Picking products is one of Amazon sellers’ biggest issues when looking to start or grow their Amazon business. Here are my top 5 thoughts when selecting a product:
- Sales Potential, not passion. It’s not about passion, it’s about sales. If you want to make a lot of money, you must choose products that attract a lot of eyeballs. I’m not sure how many sales you can get from knitting products, but if it’s a hobby that doesn’t have a lot of traffic; don’t walk into the light. It’s all about finding a good balance under high market saturation and above medium sales velocity. You want products that can eventually turn a couple of thousand units per month. Slow selling products create a bottleneck on growth and capital. Try sticking with the lower BSR products.
- Profit Margin. The win is in the buy. You make your money by how discounted you purchase the product for, not when you sell it. Keeping profit margins high facilitates growth, sustainability and a good lifestyle. Finding high profit margin products is not easy, but it’s your job to locate these products or bundle your way into higher profit margins. Some people choose low profit margin products with high velocity, this is ok also, but it will take a lot of resources and is not recommended for new or lower capital sellers.
- Beware of Competition. Does your product compete with a huge name brand? There may be a scenario you can compete, but I wouldn’t spend my money trying. Its very hard to compete with brands that influence Amazon customers on a daily basis through TV and radio. Stick to products with a low brand barrier to entry.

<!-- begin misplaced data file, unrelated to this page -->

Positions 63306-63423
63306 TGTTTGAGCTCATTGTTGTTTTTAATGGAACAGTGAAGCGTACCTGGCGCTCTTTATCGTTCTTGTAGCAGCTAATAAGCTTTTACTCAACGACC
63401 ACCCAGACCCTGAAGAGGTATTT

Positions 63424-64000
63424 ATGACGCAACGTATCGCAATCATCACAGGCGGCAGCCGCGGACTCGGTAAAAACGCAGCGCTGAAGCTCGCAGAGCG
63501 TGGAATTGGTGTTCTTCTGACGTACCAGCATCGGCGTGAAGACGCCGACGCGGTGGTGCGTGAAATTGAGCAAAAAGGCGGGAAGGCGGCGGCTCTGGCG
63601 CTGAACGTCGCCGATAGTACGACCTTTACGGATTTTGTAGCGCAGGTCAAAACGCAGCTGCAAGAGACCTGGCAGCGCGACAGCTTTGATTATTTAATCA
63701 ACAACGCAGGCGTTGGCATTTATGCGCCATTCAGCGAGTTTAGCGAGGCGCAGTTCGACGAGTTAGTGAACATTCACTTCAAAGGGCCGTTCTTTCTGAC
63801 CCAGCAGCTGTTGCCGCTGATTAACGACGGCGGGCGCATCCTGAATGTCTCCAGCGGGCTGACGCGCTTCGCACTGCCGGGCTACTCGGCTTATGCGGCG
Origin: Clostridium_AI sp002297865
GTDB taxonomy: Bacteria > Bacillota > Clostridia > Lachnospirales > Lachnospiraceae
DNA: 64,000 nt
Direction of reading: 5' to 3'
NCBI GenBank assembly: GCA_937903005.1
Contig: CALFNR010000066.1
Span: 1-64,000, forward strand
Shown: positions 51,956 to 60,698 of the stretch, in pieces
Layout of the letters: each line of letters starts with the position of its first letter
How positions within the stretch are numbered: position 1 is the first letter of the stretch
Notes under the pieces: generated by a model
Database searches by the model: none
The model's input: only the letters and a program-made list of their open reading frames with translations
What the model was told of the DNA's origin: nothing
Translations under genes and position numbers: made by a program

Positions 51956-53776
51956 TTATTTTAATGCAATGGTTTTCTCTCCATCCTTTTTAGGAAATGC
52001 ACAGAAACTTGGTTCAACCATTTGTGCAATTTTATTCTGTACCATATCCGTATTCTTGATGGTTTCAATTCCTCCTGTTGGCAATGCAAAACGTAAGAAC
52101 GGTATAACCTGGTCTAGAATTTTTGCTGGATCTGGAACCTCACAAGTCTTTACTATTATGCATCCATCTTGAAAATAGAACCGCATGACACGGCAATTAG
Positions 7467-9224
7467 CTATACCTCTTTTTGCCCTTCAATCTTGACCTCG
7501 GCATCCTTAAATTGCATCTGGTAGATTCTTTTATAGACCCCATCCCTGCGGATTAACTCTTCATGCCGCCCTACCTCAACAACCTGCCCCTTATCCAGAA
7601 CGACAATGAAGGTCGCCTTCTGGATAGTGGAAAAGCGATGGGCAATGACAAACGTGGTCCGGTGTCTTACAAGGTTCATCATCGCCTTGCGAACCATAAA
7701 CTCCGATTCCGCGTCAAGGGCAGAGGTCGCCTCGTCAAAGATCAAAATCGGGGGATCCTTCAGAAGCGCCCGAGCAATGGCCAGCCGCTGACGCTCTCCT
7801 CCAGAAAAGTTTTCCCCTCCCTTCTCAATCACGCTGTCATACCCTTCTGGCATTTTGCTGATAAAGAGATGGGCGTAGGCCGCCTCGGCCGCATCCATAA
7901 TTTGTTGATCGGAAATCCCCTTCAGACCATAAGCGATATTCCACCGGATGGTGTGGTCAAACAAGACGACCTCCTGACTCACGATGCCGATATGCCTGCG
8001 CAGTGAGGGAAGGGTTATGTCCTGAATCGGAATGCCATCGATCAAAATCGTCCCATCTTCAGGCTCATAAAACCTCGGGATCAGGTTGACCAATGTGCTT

- Depth of market. Make sure all the money within your product’s market is not being sucked up by the top 1-3 sellers. There should be a healthy amount of Amazon traffic and revenue being circulated to all sellers within the first page of results when you search for the product’s most relevant keywords..
- Make sure your product and its sales can’t be compromised in the future, by either Amazon or other merchants. Your chosen product should be clear of legal issues, fad/trends, certification hurdles, high defect rates and most importantly stay away from products with the race to the bottom scenario.
I can go on and on, but I would say these are my top 5 scenarios for choosing the best products. All that said, no one can truly tell a good vs bad product pick until you try selling it. However, at least with the 5 step criteria you eliminate about 80% of the losing product choices. To find out if you’re choosing the wrong products stay tuned for part 2 of the series where we dig deeper into each section.